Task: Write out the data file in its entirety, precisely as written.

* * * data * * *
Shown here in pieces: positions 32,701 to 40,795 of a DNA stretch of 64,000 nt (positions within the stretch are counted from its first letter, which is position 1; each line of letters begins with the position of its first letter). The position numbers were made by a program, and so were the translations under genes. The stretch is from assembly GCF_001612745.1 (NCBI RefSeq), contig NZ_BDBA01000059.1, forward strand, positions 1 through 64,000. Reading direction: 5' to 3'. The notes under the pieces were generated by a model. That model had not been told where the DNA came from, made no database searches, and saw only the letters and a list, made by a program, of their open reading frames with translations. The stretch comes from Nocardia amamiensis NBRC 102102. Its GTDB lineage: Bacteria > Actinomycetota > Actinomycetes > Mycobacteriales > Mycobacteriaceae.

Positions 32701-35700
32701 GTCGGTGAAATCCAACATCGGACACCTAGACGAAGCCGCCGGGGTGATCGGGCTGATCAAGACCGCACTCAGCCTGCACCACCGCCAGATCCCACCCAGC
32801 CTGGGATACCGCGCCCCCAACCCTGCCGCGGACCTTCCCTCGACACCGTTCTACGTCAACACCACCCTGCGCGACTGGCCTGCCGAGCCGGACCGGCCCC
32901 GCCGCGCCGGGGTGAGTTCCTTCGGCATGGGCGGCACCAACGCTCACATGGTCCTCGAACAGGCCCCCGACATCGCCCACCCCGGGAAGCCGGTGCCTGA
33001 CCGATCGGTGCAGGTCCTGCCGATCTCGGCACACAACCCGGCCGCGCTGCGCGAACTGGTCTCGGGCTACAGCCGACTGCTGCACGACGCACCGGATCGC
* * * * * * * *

Shown here in pieces: positions 32,701 to 40,795 of a DNA stretch of 64,000 nt (positions within the stretch are counted from its first letter, which is position 1; each line of letters begins with the position of its first letter). The position numbers were made by a program, and so were the translations under genes. The stretch is from assembly GCF_001612745.1 (NCBI RefSeq), contig NZ_BDBA01000059.1, forward strand, positions 1 through 64,000. Reading direction: 5' to 3'. The notes under the pieces were generated by a model. That model had not been told where the DNA came from, made no database searches, and saw only the letters and a list, made by a program, of their open reading frames with translations. The stretch comes from Nocardia amamiensis NBRC 102102. Its GTDB lineage: Bacteria > Actinomycetota > Actinomycetes > Mycobacteriales > Mycobacteriaceae.

Positions 32701-35700
32701 GTCGGTGAAATCCAACATCGGACACCTAGACGAAGCCGCCGGGGTGATCGGGCTGATCAAGACCGCACTCAGCCTGCACCACCGCCAGATCCCACCCAGC
32801 CTGGGATACCGCGCCCCCAACCCTGCCGCGGACCTTCCCTCGACACCGTTCTACGTCAACACCACCCTGCGCGACTGGCCTGCCGAGCCGGACCGGCCCC
32901 GCCGCGCCGGGGTGAGTTCCTTCGGCATGGGCGGCACCAACGCTCACATGGTCCTCGAACAGGCCCCCGACATCGCCCACCCCGGGAAGCCGGTGCCTGA
33001 CCGATCGGTGCAGGTCCTGCCGATCTCGGCACACAACCCGGCCGCGCTGCGCGAACTGGTCTCGGGCTACAGCCGACTGCTGCACGACGCACCGGATCGC